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What is Troutnut.com?
Fly anglers live for the "hatches" when trout erupt in a feeding frenzy over the mass emergence aquatic insects from the river's surface. In these moments, trout can become so focused on one specific type of prey that they will pursue only a skillful imitation. Anglers who study aquatic insects to meet this challenge find that they're as captivating as the fish themselves. Every species has its own story, its own personality. We cross paths with these characters at the climax of a perennial drama of life and death, and--as with any great drama or sport--every play means so much more when we know the players inside and out. It's not just about catching fish. It's about knowing the stream and loving everything in it.

Troutnut.com's aquatic insect encyclopedia is a guide to these players and their stories. Read about the behavior of each species and view thousands of closeup photos, or join the fly fishing forum to meet other devotees of the world's healthiest addiction. You can learn the basics of mayflies, caddisflies, or stoneflies. Or dive into the details of storied species like the Hendrickson hatch and the Hex hatch.

Latest updates

The blog posts below describe every update ever added to Troutnut.com by myself (Troutnut) and other contributors, along with occasional other thoughts and stories from my adventures in fishing, hunting, research, and travel in Alaska and beyond.

Quick evening trip to the mountains

By Troutnut on October 3rd, 2017
After work last night I drove up to the Taylor River, a tributary of the Middle Fork Snoqualmie. I was just in the mood for the aesthetics of this place, and it didn't disappoint. The largest of the several wild coastal cutthroat I caught was less than 8" long, and most were around 6".

I'm glad I enjoy catching small trout in big places.

Photos by Troutnut from the Taylor River in Washington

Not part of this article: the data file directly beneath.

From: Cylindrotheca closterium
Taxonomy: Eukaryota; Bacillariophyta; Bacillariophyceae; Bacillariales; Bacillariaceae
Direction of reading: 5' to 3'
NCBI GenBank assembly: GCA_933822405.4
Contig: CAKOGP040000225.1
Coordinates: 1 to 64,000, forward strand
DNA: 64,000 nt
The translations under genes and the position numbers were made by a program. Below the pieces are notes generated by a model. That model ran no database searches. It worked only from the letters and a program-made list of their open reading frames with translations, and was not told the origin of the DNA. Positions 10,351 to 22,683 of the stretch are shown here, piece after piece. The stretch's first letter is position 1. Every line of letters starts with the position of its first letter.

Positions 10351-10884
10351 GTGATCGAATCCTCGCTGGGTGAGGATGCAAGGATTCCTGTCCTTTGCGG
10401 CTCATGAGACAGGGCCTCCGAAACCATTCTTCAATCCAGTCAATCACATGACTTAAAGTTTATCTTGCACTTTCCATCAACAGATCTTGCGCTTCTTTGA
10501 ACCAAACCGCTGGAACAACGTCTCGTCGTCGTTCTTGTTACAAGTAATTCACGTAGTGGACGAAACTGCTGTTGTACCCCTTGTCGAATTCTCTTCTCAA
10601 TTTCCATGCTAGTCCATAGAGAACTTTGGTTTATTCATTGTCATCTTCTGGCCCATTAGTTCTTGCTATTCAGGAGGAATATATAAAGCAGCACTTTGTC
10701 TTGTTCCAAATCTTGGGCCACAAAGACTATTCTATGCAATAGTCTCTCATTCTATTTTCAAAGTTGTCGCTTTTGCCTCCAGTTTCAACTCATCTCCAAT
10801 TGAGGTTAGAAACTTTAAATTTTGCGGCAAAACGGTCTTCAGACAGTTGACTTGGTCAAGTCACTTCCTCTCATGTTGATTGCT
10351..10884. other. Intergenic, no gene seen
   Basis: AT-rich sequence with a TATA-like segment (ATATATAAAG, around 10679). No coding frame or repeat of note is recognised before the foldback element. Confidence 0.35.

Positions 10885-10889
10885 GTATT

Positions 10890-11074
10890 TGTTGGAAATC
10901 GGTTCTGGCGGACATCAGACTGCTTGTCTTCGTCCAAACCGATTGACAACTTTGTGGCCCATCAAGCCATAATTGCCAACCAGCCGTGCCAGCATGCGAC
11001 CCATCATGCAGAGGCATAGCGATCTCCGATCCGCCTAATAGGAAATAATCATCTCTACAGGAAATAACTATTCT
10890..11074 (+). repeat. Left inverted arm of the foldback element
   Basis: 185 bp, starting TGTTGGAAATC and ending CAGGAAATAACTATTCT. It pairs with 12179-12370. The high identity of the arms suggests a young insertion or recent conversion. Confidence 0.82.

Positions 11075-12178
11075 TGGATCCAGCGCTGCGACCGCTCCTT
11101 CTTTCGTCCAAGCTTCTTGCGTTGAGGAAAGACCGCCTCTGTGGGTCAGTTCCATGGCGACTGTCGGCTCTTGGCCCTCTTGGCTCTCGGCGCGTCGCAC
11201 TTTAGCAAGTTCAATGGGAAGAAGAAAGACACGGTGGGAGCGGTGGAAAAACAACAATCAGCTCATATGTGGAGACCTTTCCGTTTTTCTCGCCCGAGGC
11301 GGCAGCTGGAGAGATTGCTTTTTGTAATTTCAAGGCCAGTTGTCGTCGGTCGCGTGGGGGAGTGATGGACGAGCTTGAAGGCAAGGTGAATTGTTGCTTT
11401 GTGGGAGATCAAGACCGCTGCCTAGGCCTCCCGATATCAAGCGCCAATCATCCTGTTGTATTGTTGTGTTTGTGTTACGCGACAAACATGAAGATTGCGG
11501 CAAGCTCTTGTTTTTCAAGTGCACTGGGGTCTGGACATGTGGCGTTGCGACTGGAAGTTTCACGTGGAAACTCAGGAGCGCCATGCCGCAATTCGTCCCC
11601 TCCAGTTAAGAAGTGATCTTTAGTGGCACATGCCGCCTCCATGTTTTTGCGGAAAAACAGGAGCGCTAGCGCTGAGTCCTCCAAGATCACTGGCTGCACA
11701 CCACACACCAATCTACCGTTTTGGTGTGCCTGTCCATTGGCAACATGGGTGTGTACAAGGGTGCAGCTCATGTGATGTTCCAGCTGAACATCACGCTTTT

Fun float down the Yakima

By Troutnut on October 1st, 2017
I drove out from the gloomy rain of the Seattle area this morning to float the Yakima River in the rain shadow of the Cascades. The weather in the lower Canyon reach (from mile 20 to Red's Fly Shop) was beautiful, although a bit windy for casting.

I floated solo in my packraft, which isn't really a good craft for anchoring and fishing, so the plan was just to use the boat to move between spots to get out and wade. At this water level (1500 CFS at Umtanum, fairly low), there still aren't a lot of great spots for that, at least not compared to the total amount of water fishable from a drift boat. I can see why those are so popular on this river. Still, I found a few decent spots.

Insect activity was quiet. I saw one October Caddis flying around and a handful of other things, but the only numerous insects were Baetids of some sort (I didn't catch any), and they weren't especially thick. They did intersect with one of the better spots I stopped, though, and my first cast with a size 18 parachute BWO hooked a nice rainbow, around 18". I fought it for a few minutes and was beginning to tire it out, just about ready to pull the landing net off my back, when I got a little bit too aggressive against its bulldogging and it bent out the little hook and got away. I fished a cast's length downstream for half an hour or so, then tried that spot again, and to amazement I hooked a fish of the same size, in the same spot, on the same fly. It's possible there was more than one nice fish right there, but I'm more inclined to guess this was the same fish hitting again. I've never had a big trout give me a second chance so quickly. I've done it with naive little grayling in Alaska, but this was a first, if indeed that's what happened.